'We have to be innovative in our thinking.'

New language chief says Inuktitut for youth priority


Nunavut's new languages commissioner is facing a tight deadline to ensure all schools in the territory are ready by this July to provide instruction in Inuktitut to their students in kindergarten to Grade 3.

That's one of the provisions of the Inuit Languages Protection Act passed by the Nunavut Legislature and proclaimed last September, Alexina Kublu said.

Under the act, "every parent has the right to have the Inuktitut language taught to their children," she explained, and the first step in bringing that into force is to make sure it's available for students in the first four years of the school system.

It should be doable, she added, since most schools "are there already."

It's easy in one sense to target education, she said, since it's an institution, where parameters can be set and enforced.

"It's another thing to say, ‘okay parents, now you have to make sure your kids are ready to enter a system that is operating in Inuktitut'."

Inuit Child First, Indigenous Services Canada

Her feeling is that "if you want a child to speak Inuktitut, that can be enhanced through the school system, but it has to be launched from the home."

Improving the home environment for Inuktitut, she said, is something that can only be done by encouragement and example. "This office has a huge role to play in that just by being visible," and by continuously holding up the ideal of maintaining the Inuit languages in Nunavut society.

With that in mind, Kublu wants to see if she can use her office to find ways to encourage Nunavut young people to use Inuktitut.

But "they have to be ways youth are comfortable with – like music and computers," she said. "We have to be innovative in our thinking."

Like the integrity commissioner, the languages commissioner's position is meant to be independent of the government, so she can carry out investigations when someone files a complaint about a breach of either the Inuit Languages Protection Act or the Official Languages Act.

Because of that role, said Kublu, "I have to be seen as absolutely independent and impartial, so I can investigate anybody and everybody in Nunavut, and so I can advocate for anybody and everybody."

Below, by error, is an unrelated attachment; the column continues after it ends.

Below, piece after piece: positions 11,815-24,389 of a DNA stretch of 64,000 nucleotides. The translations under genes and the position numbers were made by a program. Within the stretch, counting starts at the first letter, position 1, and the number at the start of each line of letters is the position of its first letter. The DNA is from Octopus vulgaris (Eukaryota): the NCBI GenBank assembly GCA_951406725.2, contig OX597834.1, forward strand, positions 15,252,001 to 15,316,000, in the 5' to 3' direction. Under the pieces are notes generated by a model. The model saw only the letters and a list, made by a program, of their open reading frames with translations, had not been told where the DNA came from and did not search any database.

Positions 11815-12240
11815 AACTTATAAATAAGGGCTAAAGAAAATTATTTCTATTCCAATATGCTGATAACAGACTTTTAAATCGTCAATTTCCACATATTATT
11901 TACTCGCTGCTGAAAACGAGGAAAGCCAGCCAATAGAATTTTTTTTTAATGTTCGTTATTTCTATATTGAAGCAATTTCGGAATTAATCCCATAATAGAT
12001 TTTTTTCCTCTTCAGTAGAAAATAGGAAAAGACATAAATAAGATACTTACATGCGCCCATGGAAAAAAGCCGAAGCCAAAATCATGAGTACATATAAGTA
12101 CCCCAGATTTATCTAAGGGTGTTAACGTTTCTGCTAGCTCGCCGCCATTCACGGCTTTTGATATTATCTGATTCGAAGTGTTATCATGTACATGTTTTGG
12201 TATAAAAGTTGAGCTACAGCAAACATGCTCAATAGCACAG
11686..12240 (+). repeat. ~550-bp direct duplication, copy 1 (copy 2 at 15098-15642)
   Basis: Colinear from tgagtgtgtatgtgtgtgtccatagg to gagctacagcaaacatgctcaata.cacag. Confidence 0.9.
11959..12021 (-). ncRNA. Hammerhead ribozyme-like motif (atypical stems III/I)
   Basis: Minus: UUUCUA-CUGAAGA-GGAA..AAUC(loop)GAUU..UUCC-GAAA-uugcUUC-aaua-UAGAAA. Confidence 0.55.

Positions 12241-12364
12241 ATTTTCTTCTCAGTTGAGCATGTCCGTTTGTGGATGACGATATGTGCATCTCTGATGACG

Vous avez le droit à l'égalité de traitement, Nunavut Human Rights Tribunal

In a sense, she said, "it means I am there for everybody and I am there for nobody."

Kublu, who was sworn in as the third languages commissioner in the territory's history last week, told Nunatsiaq News she is looking forward to the challenge.

"This is a position I've been waiting for for a long time," she said, "but the timing has never been right."

Kublu said she had applied for the position the first time it came around, but didn't want to leave her students in mid term at Nunavut Arctic College, where she was teaching Inuktitut. And the job couldn't wait for her.

The second time it came open, she was just into her second year as a justice of the peace, "and since I've often been critical of the high turnover in positions in Nunavut," she didn't think it would be right to leave that position prematurely.

"But all the time my daughter was asking me: ‘When are you going to leave justice work and come back to languages'?"

It seems the third time's the charm, and Kublu is looking forward to the challenge. "I think any position can be as little or as big as you want to make it," she said.

"The Legislative Assembly has just increased this job," Kublu said. "There is new legislation and a new mandate, but it didn't come out of the blue. I'm just taking off from the work of prior languages commissioners."

One of those prior commissioners, of course, is Eva Ariaak, who had the first four-year term in the position, then came back to fill in at the end of the second commissioner's term. She left the job last fall to run for the legislative assembly, winning not only her seat in Iqaluit East, but also the role as Nunavut's premier.

Kublu "is the right person to carry out that role" as languages commissioner, Ariaak said last week when she paid a return visit to the Offices of the Languages Commissioner to bid her successor welcome. "I wish her all the luck."

Kublu has her work cut out for her. She noted that recent statistics suggest use of Inuktitut has declined by 10 per cent since the inception of Nunavut.

"There has been quite a bit of erosion at the home level," she said, "and I blame that largely on television. But in the workplace, I get the sense that Inuktitut is actually being used more."

So is Nunavut winning or losing when it comes to Inuit languages protection. For Kublu, the glass is half full.

"As long as we're trying to do something about it, we're not losing," she said.

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